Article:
Agarwood is a rich and resinous heartwood produced from agar trees, also known as the ‘Wood of Gods’. Cultivated in India, Thailand, Malaysia, Indonesia, Taiwan, etc., agarwood has been traded globally for centuries now. The history of agarwood dates back to over 2,000 years, as it is an integral part of the cultural and religious landscape of Hindus, Christians, Muslims, Taoists, etc. Agar trees grow well in the cool climate of hill stations that enjoy high humidity and heavy rainfall. Forest soil that is rich in organic content is ideal for its growth. About 400 trees per acre in 10x10 ft spacing is recommended. Higher elevation, warm summer and cold winter will enhance the quality of agar oil. Irrigation and fertiliser application will enhance the plant growth further, resulting in the early harvesting of trees.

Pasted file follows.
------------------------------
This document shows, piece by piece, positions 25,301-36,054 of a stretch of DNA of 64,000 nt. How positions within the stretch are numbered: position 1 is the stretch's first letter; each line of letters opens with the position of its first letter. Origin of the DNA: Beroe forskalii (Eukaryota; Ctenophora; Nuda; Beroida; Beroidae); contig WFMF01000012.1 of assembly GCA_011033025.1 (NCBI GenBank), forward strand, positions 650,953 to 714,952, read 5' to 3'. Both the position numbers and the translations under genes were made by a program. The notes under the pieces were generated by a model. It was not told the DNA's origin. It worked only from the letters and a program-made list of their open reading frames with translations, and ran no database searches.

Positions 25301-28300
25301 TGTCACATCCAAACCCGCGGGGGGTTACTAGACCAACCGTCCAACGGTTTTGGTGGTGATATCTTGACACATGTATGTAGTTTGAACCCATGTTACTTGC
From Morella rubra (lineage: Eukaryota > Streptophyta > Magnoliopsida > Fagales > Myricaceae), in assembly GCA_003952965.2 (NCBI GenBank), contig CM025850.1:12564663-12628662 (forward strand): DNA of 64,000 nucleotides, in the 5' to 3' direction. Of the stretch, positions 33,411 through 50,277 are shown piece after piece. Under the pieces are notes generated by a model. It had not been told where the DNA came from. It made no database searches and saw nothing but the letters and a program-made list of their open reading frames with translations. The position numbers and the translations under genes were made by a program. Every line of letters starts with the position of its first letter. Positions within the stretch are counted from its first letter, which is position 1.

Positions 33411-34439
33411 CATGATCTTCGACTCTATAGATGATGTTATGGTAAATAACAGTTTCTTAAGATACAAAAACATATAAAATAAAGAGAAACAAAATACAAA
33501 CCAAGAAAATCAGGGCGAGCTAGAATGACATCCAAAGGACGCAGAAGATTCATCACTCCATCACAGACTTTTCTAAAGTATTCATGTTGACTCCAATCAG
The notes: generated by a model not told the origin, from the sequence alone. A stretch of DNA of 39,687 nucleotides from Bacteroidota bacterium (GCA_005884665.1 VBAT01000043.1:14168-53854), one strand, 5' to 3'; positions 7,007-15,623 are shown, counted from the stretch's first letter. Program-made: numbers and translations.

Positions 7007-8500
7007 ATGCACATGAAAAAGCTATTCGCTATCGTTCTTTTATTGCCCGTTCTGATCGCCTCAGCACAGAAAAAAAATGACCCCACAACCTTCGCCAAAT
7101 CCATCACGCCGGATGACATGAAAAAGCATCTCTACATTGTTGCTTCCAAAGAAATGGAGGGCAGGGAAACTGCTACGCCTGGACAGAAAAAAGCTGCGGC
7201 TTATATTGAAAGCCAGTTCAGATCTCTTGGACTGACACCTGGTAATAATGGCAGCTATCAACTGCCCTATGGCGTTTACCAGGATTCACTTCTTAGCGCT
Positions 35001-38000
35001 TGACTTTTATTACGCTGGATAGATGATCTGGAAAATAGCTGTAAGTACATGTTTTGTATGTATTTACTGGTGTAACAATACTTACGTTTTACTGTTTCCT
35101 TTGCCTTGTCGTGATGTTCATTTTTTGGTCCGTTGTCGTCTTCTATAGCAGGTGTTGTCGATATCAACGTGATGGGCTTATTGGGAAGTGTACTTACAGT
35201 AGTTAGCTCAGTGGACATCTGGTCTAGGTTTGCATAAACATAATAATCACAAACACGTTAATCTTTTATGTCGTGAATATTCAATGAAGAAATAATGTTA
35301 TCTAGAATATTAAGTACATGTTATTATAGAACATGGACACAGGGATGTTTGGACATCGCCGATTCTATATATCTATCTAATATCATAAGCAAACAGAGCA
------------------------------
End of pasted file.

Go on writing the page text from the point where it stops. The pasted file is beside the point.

In the commercial cultivation of agarwood, a patented technology called artificial inoculation is carried out on trees to yield the best quality of resinous wood. Generally, it is done in the 8th year, and subsequently, trees are harvested about 18 months later, in the 10th year. Heavy rainfall results in the natural infection of trees, which in turn yields good quality resinous wood. Infected wood is segregated into different grades manually. Agar oil is extracted in the processing facility either by modern or traditional system. Reputed perfumery brands the world over are extensively using agar oil for fragrances. It is widely used for medicinal purposes too. Lower grades of the perfume are used in the manufacturing of incense sticks, while waste is used for paper pulp. Annually, around 80 countries trade in various agarwood products. The Indian agarbathi industry makes use of it in various ways.